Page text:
Perhaps in half a century, the world will be rather more interesting than the Sino-centric one offered by Martin Jacques

In my view there is both less to Martin Jacques’s thesis and more. The reason there is less to it is that the central principle he is asserting as a new one – that modernity does not have to mean westernisation – is in fact a very old one. It has been debated ever since Japan became the first non-western developed nation in the late 19th century, shocking the world by defeating Russia in war in 1904-05. Japan’s modernisation has never been westernisation, and it still isn’t, a century later. But the point and the distinction is less notable and less interesting than it might seem. Who cares whether modern Japan should be thought western or something else? It is just Japan, and to be cherished and studied and learned from as such. The same can and will be true of China.

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Traditional ideas are combining with economic self-confidence to create a new and powerful sense of ‘Chineseness’

Martin Jacques persuasively argues that a modernising and modernised China will keep its essential and dynamic Chineseness in a new era of “contested modernity”, and that the rise of China as both a “civilisation-state” and a nation-state is ending the dominance of the west and ushering in a new era of global diversity in values and power distribution. It is hard to contradict his observation that “contrary to almost universal western expectations after Tiananmen Square in 1989, the Communist party not only survived but reinvented itself and, over the last 30 years, has presided over the most remarkable economic transformation in human history”. But his assertion that China’s age-old sense of superiority will reassert itself is more controversial.

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China has raced to prop up threatened industries and preserve jobs, but will these moves drive a global recovery?

Hope never dies, particularly not when it can give the stockmarket a boost in uncertain times. When the financial crisis rolled out into a general economic downturn last year, the theory of “decoupling” raised its head, offering the prospect that China and other big emerging economies would be able to continue to grow in such a way as to keep the global economy afloat. That proved not to be the case as the BRICs (Brazil, Russia, India and China) felt the strain of sharply falling external demand and the tightening of capital flows.

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Our myopic model of modernity means we have yet to grasp not just that the future will be Chinese but how very Chinese it will be

There is a growing recognition that China’s economic rise will change the world. But that change is still seen in narrowly economic terms. There is an assumption that the political and cultural effects of China’s rise will not be that great. This is profoundly wrong. The political and cultural impact will be at least as great as the economic.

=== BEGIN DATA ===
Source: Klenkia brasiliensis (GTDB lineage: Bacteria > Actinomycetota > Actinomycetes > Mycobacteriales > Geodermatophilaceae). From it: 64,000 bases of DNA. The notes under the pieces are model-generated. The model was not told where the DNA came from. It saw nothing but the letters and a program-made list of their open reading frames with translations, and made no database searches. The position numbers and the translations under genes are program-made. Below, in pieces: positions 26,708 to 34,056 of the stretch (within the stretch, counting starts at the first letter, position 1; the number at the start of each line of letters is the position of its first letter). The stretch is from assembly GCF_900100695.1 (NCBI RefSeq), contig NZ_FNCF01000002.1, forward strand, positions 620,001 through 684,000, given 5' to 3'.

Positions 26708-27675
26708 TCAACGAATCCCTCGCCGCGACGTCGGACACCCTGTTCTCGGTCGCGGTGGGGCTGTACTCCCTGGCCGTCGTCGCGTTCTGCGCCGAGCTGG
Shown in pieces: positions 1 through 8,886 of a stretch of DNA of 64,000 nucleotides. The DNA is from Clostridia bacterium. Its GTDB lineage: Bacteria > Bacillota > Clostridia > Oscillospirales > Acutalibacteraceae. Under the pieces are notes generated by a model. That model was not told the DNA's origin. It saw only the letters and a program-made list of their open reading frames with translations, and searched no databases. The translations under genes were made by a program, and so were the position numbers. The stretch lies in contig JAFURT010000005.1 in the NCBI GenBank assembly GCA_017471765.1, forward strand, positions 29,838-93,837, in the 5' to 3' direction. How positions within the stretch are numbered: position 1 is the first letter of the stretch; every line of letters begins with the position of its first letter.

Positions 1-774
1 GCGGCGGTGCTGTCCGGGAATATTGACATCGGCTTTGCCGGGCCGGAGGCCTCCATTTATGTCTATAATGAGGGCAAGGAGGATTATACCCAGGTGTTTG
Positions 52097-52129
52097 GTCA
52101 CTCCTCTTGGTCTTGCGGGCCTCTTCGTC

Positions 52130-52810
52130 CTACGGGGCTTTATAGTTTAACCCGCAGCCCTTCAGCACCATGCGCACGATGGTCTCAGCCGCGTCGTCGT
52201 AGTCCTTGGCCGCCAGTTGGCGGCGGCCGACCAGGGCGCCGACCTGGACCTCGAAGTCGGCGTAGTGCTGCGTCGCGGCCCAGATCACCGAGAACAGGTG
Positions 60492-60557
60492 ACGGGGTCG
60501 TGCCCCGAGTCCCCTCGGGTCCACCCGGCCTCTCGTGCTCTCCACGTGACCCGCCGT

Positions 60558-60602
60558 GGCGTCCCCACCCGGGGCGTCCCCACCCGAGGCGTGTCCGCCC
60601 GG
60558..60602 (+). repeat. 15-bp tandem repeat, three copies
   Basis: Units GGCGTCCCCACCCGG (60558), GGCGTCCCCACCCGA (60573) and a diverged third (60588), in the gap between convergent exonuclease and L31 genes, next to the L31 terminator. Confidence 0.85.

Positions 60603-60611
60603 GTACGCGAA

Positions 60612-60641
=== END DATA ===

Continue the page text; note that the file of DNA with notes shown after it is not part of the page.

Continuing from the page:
There is always a time-lag in these matters but, as Paul Kennedy argues in The Rise and Fall of the Great Powers, economic ascendancy is a pre-condition for broader political and cultural influence. I suspect the reason for this tunnel vision is western hubris: a belief that our modernity is the only conceivable one, that our political and cultural arrangements will ultimately be adopted by everyone else. This is an extremely provincial mentality. Modernity is not simply a product of the market and technology, but is shaped by history and culture.

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The country’s trajectory and the change in its people’s values and aspirations are cause for heated debate. Two experts go head to head

Dear Will

It is now widely recognised that the balance of economic power is shifting from the rich world to the developing world. Indeed, the role accorded to the G20 rather than the G8 in seeking to tackle the financial crisis is a vivid illustration of this. But what is not recognised – and has been barely discussed – are the political and cultural ramifications of the rise of the developing countries. That, I suspect, is because there is a deeply held western view that they will – and should – end up as clones of western modernity: in other words, there is only one modernity and it is western. This is a fallacy. Modernity is a product of culture and history as much as markets and technology. The central question here is China: will it end up like us or will it be something very different and, as a result, change the world in very fundamental ways?

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The rise of China will consign our current western-centric views of modernity to history’s trash heap

The rise of China that Martin Jacques charts in his indispensable new book will transform global geopolitics, creating an international system in which the US is only one great power among several that are struggling for control of the world’s resources. At the same time – and perhaps even more importantly – China‘s rise is bound to change the way the world thinks. The western-centric conception of modernisation that shaped thinking and policymaking in much of the world over the last hundred years belongs in history’s trash heap.

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